Production: The first reported gold production from Colorado Creek occurred in 1913, when O. A. Olsen mined from a shaft near Creston Creek on a small scale (Bundtzen and others, 1997). After World War I, production was intermittent until 1928, when Sid Paulsen initiated a hydraulic mining venture. Dragline-bulldozer equipment was introduced in 1937. Mining continued on a small scale during World War II. From 1949 to 1958, Fullerton Brothers Mining Inc. and Strandberg and Sons Mining Inc. conducted large scale dragline-bulldozer operations in two locations on the creek. The Fullertons worked on the lower end mainly in the Medfra quadrangle. Mine activities ceased by 1960s. Beginning in 1974, Rosander Mining Company acquired most of the claims in the Colorado Creek basin and initiated medium scale dragline-bulldozer operations, which continues to the present day. Based on researching past mining records, Bundtzen and others (1997) estimate that approximately 110,000 ounces (3,421 kg) of gold and 12,500 ounces (388 kg) of silver were produced in Colorado Creek from 1913 to 1997. About 30 percent of this total came from the portion of the deposit within the Medfra C-6 quadrangle.

Commodities (Major) - Ag, Au; (Minor) - Hg, Pd, Sb, U
Development Status: Yes; medium
Deposit Model: Placer Au-PGE deposits (Cox and Singer, 1986; model no. 39a)

Mineral List

8 valid minerals.

Regional Geology

This geological map and associated information on rock units at or nearby to the coordinates given for this locality is based on relatively small scale geological maps provided by various national Geological Surveys. This does not necessarily represent the complete geology at this locality but it gives a background for the region in which it is found.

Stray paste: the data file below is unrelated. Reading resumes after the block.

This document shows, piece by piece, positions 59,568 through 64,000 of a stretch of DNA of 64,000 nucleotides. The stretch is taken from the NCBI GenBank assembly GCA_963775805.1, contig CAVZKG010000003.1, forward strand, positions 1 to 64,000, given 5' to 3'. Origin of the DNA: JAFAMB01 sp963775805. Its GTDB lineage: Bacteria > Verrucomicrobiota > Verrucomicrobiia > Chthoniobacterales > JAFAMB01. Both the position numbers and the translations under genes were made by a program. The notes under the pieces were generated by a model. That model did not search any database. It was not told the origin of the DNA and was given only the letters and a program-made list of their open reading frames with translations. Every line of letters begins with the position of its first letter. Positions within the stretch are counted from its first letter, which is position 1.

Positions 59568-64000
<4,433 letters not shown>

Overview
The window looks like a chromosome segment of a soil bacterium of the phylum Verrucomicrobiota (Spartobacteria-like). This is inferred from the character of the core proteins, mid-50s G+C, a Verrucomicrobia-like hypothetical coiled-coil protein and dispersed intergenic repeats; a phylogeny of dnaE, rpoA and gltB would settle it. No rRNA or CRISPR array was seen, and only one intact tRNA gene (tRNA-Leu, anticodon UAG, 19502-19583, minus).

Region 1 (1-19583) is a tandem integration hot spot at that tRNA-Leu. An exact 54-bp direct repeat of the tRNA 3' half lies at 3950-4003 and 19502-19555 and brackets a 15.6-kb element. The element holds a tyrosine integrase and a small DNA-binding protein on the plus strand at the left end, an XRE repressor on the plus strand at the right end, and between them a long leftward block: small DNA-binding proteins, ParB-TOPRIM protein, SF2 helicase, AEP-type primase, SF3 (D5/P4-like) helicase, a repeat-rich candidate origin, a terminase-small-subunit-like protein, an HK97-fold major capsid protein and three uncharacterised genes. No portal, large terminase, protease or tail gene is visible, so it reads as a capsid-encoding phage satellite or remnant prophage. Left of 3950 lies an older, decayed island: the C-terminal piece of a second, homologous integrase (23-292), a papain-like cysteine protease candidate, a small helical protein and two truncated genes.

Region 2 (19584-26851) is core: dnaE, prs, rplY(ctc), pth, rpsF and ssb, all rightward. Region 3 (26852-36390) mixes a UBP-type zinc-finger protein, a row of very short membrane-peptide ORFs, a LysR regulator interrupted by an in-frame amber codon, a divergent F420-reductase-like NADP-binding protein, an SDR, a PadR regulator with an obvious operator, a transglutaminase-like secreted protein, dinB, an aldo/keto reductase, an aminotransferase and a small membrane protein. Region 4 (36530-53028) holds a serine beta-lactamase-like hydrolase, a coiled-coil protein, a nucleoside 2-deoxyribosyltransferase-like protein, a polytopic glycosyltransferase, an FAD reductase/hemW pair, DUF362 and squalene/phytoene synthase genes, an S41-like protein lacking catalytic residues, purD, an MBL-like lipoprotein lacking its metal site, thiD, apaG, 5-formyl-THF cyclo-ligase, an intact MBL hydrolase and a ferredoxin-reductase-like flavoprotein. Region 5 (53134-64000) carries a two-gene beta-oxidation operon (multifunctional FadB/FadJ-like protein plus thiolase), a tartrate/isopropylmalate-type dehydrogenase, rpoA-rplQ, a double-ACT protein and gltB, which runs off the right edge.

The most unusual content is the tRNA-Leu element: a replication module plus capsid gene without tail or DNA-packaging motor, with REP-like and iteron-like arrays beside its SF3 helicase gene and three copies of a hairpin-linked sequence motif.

Click on geological units on the map for more information. Click here to view full-screen map on

Mesozoic - Paleozoic
66 - 541 Ma
Igneous: extrusive; Extrusive: undivided

Age: Phanerozoic (66 - 541 Ma)

Description: Interior western Alaska, Yukon-Koyukuk Basin

Comments: Sedimentary basin; Wilson & Hults, unpublished compilation, 2007-08

Lithology: Volcanic rocks; lava flows, pyroclastic debris

Reference: J.C. Harrison, M.R. St-Onge, O.V. Petrov, S.I. Strelnikov, B.G. Lopatin, F.H. Wilson, S. Tella, D. Paul, T. Lynds, S.P. Shokalsky, C.K. Hults, S. Bergman, H.F. Jepsen, and A. Solli. Geological map of the Arctic. doi:10.4095/287868. Geological Survey of Canada Map 2159A. [2]

541 - 2500 Ma
Schist of the Telsitna River

Age: Proterozoic (541 - 2500 Ma)

Description: Chiefly pelitic and quartzose metasedimentary rocks of greenschist metamorphic facies. Micaeous quartzite and quartz-chlorite schist grade into quartz-muscovite-biotite-garnet schist. Subordinate calc schist and marble. Unit locally includes small bodies of greenstone and greenschist metabasite, granitic gneiss, and metamorphosed quartz porphyry. North-central Medfra quadrangle and southeast Ruby quadrangle

Lithology: Metamorphic

Reference: Wilson, F.H., Hults, C.P., Mull, C.G, and Karl, S.M. (compilers). Geologic map of Alaska. doi: 10.3133/sim3340. U.S. Geological Survey Scientific Investigations Map 3340, pamphlet 196. [21]

Data and map coding provided by, used under Creative Commons Attribution 4.0 License

This page contains all mineral locality references listed on This does not claim to be a complete list. If you know of more minerals from this site, please register so you can add to our database. This locality information is for reference purposes only. You should never attempt to visit any sites listed in without first ensuring that you have the permission of the land and/or mineral rights holders for access and that you are aware of all safety precautions necessary.


Bundtzen, T.K., Pinney, D.S., and Laird, G.M., 1997, Preliminary geologic map and descriptive data tables from the Ophir C-1 and western Medfra C-6 quadrangles, Alaska: Alaska Division of Geological and Geophysical Surveys Public Data File Report 97-46, 10 p., 1 sheet, scale 1:63,360. Mertie, J.B., Jr., 1936, Mineral deposits of the Ruby-Kuskokwim region, Alaska: U.S. Geological Survey Bulletin 864-C, p. 115-245. Patton, W.W. Jr., Moll, E.J., Dutro, J.T., Jr., Silberman, M.L., and Chapman, R.M., 1980, Preliminary geologic map of the Medfra quadrangle, Alaska: U.S. Geological Survey Open-File Report 80-811, one sheet at 1:250,000 scale. Thorson, R. M., and Guthrie, R.D., 1982, Stratigraphy of the Colorado Creek Mammoth locality, Alaska: Quaternary Research, vol. 37, no. 2, p. 214-278.